We were told she cannot fly to another country for care as she, most likely, would bleed in flight from the air pressure in the cabin. We are hoping for some sound advice.

Please help if you can.

God Bless You,
Ron

Jump to this post

@renaldo, Hello Ron, what a struggle this must be for you and your wife! Over 200+ transfusions over the past 4 years, that’s about once per week? That poor dear! It must be hugely frustrating not to have access to good quality heath care. From what I’m reading, your wife’s anemia might be treatable once the underlying condition that’s causing it is diagnosed.

Hemolytic Anemia comes in a couple of forms. One is inherited and the other can be from external causes such as illness or medication.
Treatments are usually blood transfusions, which your wife is currently getting. But because of an underlying condition her blood cells are being destroyed faster than her body can reproduce them so that’s not helping her long term if this has been going of for 4 years.

Other treatments, such as Corticosteroid medicines are given.
Treatment to strengthen your immune system (using intravenous immune globulin) (IVIG treatments)
Rituximab
In more severe cases, the following treatments may be needed:

Surgery to remove the spleen
Medicine to reduce the strength of your immune system (immunosuppressive therapy)

But all of those treatments require finding the underlying condition.
I’m posting several links below from various trusted medical providers in the US in hopes of getting you some information regarding the disease and some of the treatments. Hopefully some of the articles will help give you an idea of what direction to take with your wife to get treatment.

“Hemolytic anemia is a blood disorder that typically happens when your red blood cells break down or die faster than your body can replace them with new blood cells. People may develop hemolytic anemia by inheriting genetic conditions that cause anemia, certain infections and certain medications. Healthcare providers treat this condition by treating the underlying issue” (Cleveland Clinic)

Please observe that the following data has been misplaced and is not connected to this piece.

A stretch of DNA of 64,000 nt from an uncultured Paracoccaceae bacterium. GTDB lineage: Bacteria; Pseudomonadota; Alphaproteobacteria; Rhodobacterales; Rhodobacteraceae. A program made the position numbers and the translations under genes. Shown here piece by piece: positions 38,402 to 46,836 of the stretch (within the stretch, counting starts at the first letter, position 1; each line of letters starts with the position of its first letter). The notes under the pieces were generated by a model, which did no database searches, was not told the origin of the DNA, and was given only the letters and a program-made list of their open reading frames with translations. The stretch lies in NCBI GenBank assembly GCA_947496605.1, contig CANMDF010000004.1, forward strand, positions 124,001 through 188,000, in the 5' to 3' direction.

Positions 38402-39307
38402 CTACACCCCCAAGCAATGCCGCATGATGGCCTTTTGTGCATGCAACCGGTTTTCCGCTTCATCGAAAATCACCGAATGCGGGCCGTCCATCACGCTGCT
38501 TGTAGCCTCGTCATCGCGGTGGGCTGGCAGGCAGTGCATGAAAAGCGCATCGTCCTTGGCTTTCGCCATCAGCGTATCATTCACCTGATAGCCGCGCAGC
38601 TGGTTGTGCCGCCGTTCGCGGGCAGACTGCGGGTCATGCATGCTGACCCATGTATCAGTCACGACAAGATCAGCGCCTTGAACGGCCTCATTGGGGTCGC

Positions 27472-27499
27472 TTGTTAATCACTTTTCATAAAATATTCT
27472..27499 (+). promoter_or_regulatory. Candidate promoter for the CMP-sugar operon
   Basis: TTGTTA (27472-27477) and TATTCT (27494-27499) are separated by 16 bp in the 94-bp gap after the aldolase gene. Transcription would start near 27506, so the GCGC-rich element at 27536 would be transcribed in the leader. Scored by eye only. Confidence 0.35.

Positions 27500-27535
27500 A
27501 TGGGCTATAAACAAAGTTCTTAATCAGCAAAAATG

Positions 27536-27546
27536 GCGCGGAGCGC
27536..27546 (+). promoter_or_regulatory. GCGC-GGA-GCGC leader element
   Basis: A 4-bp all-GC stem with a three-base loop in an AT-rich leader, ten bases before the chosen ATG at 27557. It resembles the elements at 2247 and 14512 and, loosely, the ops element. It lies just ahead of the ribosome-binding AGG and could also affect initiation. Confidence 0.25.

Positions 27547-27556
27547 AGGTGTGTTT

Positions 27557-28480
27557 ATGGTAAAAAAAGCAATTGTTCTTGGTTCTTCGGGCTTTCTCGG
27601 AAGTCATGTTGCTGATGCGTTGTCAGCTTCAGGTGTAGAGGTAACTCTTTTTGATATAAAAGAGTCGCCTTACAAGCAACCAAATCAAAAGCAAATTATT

https://my.clevelandclinic.org/health/diseases/22479-hemolytic-anemia
~~~
https://www.hopkinsmedicine.org/health/conditions-and-diseases/hemolytic-anemia
~~~
https://www.mayoclinic.org/diseases-conditions/anemia/symptoms-causes/syc-20351360
In some of the articles I posted, it also discusses some of the blood tests and other procedures used to diagnose this disease. What type of testing has your wife had so far?

REPLY
@colleenyoung

Hi @renaldo, welcome. It sounds like you are looking for medical consultation for your wife. If you would like to request an appointment at Mayo Clinic, please click this link: http://mayocl.in/1mtmR63
You can call or fill out the online form and then discuss your request with the appointment coordinator.

If you are looking for support from fellow patients and caregivers and to ask them questions, then you've to the right place. Here on Mayo Clinic Connect we're a community of patients and caregivers sharing our stories and giving and getting support.

What type of anemia does your wife have? How is she doing?

Jump to this post

Hello Colleen,

No we cannot come in for an appointment as much as we would like to.

We live in Yogyakarta, Indonesia. I am an American, 75 years old, she is Indonesian, 52 years old. I love her so dearly.

We have been told by doctors she cannot travel in an airplane for fear of bleeding from her nose due to cabin pressure. We also cannot afford such a trip.

Due to sub standards of medical care here there is no way to have her either diagnosed or control her symptoms. She suffers so much.